From left, USU researchers Jason Quinn, Jeff Moody and Chris McGinty published findings from a global assessment of microalgae productivity potential in a May 2014 online Early Edition of the “Proceedings of the National Academy of Sciences.”

From left, USU researchers Jason Quinn, Jeff Moody and Chris McGinty published findings from a global assessment of microalgae productivity potential in a May 2014 online Early Edition of the “Proceedings of the National Academy of Sciences.”

Biplab Das writes in NatureAsia that researchers from Utah State University (USU) have developed a model that simulates algae growth and their lipid productivity at various global locations using photobioreactors.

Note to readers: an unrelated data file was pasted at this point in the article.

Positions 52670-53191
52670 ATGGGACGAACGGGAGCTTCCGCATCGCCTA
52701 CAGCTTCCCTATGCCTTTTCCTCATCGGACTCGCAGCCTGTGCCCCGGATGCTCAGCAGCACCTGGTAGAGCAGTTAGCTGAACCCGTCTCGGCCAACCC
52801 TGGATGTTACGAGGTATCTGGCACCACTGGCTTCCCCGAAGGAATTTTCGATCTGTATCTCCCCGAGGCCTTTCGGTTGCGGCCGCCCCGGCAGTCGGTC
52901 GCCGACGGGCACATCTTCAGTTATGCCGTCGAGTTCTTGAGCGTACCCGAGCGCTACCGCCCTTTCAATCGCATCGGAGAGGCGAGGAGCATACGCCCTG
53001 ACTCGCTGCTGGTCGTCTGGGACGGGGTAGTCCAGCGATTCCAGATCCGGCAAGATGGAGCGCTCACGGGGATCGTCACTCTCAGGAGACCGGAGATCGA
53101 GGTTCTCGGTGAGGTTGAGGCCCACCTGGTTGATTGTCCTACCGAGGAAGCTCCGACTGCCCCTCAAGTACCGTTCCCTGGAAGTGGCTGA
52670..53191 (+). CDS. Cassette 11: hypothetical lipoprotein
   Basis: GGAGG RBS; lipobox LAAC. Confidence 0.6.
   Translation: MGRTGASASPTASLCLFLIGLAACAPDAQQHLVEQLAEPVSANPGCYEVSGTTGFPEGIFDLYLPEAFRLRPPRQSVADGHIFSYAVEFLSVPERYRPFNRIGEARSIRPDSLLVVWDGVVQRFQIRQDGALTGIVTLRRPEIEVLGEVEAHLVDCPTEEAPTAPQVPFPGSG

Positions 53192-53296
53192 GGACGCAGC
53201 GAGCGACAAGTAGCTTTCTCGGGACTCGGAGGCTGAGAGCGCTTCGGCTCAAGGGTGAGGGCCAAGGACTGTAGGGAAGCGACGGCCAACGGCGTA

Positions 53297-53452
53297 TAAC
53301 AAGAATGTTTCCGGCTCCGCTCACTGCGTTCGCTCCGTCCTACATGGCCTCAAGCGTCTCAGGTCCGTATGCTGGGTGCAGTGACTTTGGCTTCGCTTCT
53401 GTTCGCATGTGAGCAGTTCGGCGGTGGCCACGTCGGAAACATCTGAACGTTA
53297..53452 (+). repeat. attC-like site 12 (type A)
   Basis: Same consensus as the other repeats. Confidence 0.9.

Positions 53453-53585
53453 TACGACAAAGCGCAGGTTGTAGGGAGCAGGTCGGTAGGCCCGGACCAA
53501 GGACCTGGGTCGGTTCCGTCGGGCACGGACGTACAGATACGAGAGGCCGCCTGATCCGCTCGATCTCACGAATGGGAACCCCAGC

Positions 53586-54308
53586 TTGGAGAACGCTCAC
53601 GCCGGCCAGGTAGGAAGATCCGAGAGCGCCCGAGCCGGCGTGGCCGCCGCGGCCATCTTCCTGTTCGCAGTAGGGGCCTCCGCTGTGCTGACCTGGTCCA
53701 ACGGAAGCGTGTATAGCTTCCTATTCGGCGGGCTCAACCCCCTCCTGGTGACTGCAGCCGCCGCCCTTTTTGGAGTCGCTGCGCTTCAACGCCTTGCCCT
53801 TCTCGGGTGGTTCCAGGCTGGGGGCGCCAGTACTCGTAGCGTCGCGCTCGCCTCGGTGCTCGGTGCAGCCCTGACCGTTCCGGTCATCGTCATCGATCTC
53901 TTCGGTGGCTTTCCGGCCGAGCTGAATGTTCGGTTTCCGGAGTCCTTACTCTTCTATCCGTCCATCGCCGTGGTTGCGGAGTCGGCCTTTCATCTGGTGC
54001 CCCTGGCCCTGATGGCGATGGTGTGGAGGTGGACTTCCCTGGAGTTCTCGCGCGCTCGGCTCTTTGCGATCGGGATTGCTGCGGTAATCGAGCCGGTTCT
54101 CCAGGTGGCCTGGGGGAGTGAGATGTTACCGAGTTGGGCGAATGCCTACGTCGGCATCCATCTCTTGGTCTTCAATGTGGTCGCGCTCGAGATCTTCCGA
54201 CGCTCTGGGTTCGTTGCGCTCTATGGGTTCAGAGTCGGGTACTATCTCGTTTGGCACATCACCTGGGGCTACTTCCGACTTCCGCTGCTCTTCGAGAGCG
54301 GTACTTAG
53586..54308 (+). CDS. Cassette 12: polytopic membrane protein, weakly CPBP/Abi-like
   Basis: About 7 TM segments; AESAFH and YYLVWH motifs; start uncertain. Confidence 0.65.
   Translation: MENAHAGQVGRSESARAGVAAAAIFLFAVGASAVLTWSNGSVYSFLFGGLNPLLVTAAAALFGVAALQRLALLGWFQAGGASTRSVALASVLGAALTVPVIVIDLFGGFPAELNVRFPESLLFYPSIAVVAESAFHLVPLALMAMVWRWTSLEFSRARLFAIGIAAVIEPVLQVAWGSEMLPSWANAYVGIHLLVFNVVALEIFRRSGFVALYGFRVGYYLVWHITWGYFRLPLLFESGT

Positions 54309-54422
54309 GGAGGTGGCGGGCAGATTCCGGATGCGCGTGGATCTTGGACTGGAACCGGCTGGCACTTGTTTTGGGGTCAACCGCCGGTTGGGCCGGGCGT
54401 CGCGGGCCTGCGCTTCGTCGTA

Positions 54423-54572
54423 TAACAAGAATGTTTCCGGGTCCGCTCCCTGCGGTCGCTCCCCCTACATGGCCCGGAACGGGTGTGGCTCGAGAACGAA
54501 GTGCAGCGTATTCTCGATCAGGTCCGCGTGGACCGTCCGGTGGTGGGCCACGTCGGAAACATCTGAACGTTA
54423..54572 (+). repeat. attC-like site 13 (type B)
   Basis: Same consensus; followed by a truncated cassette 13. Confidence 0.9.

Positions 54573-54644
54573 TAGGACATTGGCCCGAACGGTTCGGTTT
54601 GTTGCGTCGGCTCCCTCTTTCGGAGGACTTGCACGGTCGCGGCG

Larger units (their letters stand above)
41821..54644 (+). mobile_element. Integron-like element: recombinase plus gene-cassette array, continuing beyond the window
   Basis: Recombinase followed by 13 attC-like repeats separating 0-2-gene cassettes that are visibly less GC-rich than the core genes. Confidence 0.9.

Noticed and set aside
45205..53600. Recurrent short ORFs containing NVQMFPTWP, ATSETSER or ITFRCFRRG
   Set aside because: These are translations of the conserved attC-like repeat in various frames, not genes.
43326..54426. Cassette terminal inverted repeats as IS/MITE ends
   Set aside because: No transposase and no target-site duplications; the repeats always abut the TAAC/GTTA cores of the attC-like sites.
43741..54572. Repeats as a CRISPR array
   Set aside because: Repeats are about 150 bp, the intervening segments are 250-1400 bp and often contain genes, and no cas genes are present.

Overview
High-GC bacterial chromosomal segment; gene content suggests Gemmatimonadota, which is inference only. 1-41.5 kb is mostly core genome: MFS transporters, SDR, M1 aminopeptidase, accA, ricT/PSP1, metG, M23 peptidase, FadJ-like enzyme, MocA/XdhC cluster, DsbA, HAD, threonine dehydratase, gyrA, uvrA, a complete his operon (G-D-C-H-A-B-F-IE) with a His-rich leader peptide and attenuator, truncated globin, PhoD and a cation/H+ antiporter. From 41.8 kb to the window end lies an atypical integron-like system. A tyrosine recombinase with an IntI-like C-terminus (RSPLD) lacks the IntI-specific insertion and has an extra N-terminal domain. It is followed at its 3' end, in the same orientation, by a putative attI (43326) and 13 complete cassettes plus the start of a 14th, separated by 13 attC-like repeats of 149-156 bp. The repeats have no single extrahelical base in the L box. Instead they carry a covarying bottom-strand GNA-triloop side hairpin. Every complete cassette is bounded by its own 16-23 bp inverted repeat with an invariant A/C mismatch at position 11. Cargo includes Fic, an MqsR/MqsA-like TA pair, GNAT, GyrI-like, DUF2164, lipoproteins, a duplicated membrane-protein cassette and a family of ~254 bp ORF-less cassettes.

To assess the biofuel-generating potential of algae at various global locations, the researchers grew Nannochloropsis­oculata — microalgae found in freshwater and marine systems — in photobioreactors exposed to a constant temperature and ambient light. They simulated the algae growth and lipid content at 4,388 global locations by tweaking the variables hourly according to location-specific metrological data.

“We have found that the algae yielded maximum annual average lipid between 24 and 27 cubic metres per hectare per year for Egypt, Saudi Arabia, Ethiopia, Australia, Brazil, Colombia and India,” says lead researcher Jason Quinn from USU.

“With year-around sun and mild winters, most of the Middle East countries have access to seawater with plenty of non-arable land for algae cultivation,” says Kourash Salehi-Ashtiani from the New York University in Abu Dhabi.